Pretty Girls – Karin Slaughter

25574782

#1 internationally bestselling author Karin Slaughter returns with a sophisticated and chilling psychological thriller of dangerous secrets, cold vengeance, and unexpected absolution, in which two estranged sisters must come together to find truth about two harrowing tragedies, twenty years apart, that devastate their lives.

Sisters. Strangers. Survivors.

More than twenty years ago, Claire and Lydia’s teenaged sister Julia vanished without a trace. The two women have not spoken since, and now their lives could not be more different. Claire is the glamorous trophy wife of an Atlanta millionaire. Lydia, a single mother, dates an ex-con and struggles to make ends meet. But neither has recovered from the horror and heartbreak of their shared loss—a devastating wound that’s cruelly ripped open when Claire’s husband is killed.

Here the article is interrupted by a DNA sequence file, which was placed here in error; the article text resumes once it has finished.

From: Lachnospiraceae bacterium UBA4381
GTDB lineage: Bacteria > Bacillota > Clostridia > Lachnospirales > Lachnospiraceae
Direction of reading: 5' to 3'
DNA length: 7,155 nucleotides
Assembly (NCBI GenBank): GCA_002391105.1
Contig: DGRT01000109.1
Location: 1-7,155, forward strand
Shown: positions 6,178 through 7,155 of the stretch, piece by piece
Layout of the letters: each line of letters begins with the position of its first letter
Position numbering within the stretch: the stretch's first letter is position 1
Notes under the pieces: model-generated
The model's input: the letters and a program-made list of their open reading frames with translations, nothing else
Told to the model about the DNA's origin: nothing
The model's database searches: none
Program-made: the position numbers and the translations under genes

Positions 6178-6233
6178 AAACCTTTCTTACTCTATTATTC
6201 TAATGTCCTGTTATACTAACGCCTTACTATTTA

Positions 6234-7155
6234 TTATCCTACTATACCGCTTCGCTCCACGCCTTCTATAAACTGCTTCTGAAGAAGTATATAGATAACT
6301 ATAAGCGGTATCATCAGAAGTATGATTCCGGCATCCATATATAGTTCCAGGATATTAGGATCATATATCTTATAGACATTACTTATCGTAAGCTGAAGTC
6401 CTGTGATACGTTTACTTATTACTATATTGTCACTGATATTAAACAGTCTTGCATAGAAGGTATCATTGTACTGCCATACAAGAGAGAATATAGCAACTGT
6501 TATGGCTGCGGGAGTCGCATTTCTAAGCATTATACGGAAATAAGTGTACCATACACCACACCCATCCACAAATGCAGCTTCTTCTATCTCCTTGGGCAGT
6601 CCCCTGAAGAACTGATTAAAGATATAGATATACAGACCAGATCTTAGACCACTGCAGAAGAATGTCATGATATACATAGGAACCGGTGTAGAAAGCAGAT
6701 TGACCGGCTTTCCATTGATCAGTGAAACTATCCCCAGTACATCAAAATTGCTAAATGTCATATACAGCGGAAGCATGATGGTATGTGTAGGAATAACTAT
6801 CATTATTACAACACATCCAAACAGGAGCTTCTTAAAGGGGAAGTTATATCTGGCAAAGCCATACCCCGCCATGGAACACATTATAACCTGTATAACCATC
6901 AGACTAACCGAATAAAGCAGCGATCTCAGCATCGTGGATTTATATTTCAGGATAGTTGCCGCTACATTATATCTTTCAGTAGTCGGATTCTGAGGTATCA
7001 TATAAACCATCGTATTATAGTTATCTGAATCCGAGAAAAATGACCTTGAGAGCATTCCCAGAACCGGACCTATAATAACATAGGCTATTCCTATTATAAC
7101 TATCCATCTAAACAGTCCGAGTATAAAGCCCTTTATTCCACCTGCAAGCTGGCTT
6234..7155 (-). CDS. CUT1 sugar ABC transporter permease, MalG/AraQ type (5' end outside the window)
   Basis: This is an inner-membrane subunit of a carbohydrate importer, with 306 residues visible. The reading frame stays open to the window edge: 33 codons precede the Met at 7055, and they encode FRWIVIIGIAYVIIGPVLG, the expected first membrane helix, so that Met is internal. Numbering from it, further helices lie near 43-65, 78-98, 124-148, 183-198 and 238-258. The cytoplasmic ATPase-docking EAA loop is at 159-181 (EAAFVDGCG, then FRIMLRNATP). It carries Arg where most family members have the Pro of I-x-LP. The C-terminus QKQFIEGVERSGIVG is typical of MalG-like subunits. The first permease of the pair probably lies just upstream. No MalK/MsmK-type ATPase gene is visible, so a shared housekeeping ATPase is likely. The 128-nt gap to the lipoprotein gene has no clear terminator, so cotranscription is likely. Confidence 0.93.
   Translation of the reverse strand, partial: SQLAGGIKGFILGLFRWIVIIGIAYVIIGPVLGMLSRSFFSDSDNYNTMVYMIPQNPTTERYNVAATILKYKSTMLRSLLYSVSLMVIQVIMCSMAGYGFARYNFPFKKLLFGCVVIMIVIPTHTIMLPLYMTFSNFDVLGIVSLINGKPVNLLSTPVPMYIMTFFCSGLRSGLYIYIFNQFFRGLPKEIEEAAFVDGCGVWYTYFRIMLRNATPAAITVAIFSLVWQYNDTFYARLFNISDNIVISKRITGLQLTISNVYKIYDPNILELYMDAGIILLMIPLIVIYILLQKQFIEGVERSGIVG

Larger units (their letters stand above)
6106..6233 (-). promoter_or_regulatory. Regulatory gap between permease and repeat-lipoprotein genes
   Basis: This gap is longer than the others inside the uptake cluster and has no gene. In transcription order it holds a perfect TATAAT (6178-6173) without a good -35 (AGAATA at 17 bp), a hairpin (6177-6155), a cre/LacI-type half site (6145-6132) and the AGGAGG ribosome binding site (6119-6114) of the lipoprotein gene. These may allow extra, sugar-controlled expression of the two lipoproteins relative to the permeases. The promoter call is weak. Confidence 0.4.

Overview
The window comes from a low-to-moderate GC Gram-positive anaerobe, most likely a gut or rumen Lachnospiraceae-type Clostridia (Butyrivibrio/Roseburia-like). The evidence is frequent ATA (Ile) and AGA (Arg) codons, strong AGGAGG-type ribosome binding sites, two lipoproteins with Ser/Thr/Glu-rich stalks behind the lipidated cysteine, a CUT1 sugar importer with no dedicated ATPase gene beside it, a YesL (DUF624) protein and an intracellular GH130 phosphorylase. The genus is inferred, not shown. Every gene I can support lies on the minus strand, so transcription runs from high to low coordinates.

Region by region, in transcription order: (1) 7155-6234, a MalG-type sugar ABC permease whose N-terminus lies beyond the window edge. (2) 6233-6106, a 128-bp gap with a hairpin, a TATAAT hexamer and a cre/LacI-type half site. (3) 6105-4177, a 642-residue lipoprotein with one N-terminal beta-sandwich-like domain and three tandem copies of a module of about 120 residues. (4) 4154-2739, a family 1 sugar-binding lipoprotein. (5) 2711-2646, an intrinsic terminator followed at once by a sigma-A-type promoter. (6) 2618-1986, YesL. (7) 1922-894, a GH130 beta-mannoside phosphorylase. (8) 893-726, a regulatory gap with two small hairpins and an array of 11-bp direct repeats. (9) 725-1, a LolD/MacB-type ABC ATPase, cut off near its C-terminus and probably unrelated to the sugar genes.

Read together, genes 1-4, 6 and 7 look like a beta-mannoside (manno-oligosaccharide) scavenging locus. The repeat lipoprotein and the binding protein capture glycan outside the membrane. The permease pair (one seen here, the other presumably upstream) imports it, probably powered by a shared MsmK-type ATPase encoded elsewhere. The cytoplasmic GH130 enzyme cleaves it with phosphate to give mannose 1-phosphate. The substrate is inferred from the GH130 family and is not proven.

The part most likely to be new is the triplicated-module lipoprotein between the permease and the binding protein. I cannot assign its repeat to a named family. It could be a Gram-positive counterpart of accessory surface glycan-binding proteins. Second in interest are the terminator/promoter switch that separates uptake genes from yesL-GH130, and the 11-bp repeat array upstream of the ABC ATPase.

The disappearance of a teenage girl and the murder of a middle-aged man, almost a quarter-century apart: what could connect them? Forming a wary truce, the surviving sisters look to the past to find the truth, unearthing the secrets that destroyed their family all those years ago . . . and uncovering the possibility of redemption, and revenge, where they least expect it.

Powerful, poignant, and utterly gripping, packed with indelible characters and unforgettable twists, Pretty Girls is a masterful thriller from one of the finest suspense writers working today.

—                         —                         —

This is the second book that I have read from Karin Slaughter who is the mistress of crime dramas in my opinion. Although I am new to her, I have moved her to my top five favourite authors list.